Thursday, January 17, 2019

A lesson learned...

What an experience! The author of The Trust Edge, David Horsager, made an appearance at the Minnesota School Boards Association annual Leadership Conference this year. During his time with board members and superintendents throughout the State of Minnesota he touched on a variety of ways to improve organizational health. There is one piece of his presentation I felt compelled to share in this blog entry, it is a lesson learned years ago from a very wise woman, my mother.

Mr. Horsager asked the audience how we tend to say goodbye to our children as they are about to leave for an adventure with friends. Most folks responded with some version of "have fun." He then asked the crowd how our parents confronted this situation. Many responded with things, such as, "be good," "behave," and "be on time." Well, this sparked a memory for me immediately as my mother would always say, "love and like everyone" regardless of what adventure I was about to embark on. That simple statement holds true in many of our workings in schools and can be applied to all facets of life.

Each and every one of us have been faced with difficult interactions with others at some point in our lives and/or careers. In these times, many emotions are experienced by all parties. Some of those emotions are anger, frustration, disdain, and others. At the end of the day, it is my belief that we should all assume positive intent of every interaction and strive to "love and like everyone." By practicing this, we can all have a positive impact on relationships, organizational culture, and humanity as a whole!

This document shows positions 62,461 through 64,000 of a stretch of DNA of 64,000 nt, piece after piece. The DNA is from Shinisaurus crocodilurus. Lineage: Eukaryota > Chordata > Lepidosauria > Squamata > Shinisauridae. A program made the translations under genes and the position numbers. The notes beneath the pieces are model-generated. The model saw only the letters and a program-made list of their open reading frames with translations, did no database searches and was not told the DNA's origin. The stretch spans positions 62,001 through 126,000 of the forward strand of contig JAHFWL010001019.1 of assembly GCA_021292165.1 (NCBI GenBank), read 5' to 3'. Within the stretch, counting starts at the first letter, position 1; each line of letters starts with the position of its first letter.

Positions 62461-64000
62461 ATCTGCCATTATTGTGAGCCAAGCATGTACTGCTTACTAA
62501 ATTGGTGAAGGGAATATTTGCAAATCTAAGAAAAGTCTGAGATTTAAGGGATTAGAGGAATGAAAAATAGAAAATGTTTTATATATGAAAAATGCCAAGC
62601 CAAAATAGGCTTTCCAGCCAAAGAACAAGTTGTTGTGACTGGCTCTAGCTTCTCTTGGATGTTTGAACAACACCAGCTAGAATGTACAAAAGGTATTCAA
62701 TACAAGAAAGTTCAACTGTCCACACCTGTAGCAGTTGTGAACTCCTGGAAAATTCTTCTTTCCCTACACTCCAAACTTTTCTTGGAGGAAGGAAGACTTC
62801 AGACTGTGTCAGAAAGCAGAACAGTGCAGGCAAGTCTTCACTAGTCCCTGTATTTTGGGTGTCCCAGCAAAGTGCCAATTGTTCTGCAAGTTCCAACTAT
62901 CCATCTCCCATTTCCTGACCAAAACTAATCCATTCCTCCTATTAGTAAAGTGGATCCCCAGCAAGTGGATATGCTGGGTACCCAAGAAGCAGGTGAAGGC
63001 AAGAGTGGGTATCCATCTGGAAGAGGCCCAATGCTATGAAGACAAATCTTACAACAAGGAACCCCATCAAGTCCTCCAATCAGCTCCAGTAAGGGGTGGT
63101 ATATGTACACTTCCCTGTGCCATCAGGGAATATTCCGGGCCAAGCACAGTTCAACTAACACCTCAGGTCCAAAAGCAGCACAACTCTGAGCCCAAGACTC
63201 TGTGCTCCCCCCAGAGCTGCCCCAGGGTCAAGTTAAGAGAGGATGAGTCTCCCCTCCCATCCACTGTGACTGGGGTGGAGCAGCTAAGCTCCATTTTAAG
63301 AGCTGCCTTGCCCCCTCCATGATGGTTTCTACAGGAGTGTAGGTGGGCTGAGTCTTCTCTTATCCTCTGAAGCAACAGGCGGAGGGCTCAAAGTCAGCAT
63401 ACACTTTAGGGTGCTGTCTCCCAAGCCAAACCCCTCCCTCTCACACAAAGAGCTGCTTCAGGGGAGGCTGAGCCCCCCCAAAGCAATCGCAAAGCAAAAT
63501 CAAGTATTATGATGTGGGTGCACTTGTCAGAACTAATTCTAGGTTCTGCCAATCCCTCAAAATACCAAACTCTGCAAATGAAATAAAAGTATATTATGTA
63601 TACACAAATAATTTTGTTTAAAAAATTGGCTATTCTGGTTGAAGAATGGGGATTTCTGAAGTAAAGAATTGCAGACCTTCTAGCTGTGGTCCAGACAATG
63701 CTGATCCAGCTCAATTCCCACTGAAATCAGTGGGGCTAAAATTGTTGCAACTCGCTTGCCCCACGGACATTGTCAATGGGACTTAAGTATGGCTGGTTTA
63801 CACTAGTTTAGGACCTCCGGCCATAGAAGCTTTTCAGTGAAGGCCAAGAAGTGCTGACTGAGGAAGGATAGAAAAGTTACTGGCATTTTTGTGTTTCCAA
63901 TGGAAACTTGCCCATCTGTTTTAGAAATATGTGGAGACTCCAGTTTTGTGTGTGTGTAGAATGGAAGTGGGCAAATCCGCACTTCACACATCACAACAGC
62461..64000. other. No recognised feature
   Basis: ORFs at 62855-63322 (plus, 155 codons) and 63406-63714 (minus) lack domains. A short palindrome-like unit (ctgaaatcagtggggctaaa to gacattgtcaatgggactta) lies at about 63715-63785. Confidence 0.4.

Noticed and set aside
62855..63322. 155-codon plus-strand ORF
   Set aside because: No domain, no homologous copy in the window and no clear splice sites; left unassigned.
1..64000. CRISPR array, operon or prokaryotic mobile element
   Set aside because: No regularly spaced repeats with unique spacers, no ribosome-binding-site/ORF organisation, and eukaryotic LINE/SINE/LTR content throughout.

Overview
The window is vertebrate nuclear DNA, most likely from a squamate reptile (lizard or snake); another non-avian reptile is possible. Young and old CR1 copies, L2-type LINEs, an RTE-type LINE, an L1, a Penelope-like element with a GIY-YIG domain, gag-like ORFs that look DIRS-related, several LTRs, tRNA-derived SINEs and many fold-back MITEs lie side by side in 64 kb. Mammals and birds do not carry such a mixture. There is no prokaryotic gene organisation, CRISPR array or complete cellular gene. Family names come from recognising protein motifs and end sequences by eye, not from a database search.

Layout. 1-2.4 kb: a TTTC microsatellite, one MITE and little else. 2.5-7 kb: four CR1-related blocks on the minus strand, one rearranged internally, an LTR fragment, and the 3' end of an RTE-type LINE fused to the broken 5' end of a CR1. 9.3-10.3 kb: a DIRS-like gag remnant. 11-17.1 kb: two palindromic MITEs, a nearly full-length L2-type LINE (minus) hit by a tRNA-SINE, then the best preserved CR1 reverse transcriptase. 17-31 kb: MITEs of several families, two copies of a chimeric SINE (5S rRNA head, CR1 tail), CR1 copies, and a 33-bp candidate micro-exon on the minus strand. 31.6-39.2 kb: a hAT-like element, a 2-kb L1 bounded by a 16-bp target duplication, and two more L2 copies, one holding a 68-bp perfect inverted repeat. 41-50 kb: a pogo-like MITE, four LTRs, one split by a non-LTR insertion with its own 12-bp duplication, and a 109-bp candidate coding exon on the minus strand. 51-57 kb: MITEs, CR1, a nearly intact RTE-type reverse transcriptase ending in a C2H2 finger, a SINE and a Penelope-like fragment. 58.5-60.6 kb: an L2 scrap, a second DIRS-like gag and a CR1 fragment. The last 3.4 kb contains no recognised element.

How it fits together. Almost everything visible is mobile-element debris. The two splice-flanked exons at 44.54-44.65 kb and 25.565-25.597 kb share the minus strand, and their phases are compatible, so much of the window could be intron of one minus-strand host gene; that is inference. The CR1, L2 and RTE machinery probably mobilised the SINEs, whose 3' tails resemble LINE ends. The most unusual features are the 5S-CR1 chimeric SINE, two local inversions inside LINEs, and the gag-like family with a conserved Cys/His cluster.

Let's not kid ourselves, this is something that is difficult to put into action as we all have various situations we are dealing with. I'll be the first to raise my hand to say that this is something I forget from time to time. Human nature prevents us from practicing this skill. However, I have come to realize that if we continue to practice the idea to "love and like everyone," we will become better at the skill. Mr. Horsager provided a road map to accomplishing such a feat in asking three very important questions...How? How? How?

How will you begin to "love and like everyone"? By listening empathetically more and talking less.
How will you begin listening empathetically more and talking less? Taking notes and asking clarifying questions.
How will you apply the notes and the answers to the clarifying questions? I will analyze the information, identify the positive intent, and utilize the information to make informed decisions and responses.

Although there may be flaws in this logic, it is a start. Thank you mom for instilling this in Billy at a young age. You're a wise woman and I love you lots!

Mom's First Golf Outing at 71

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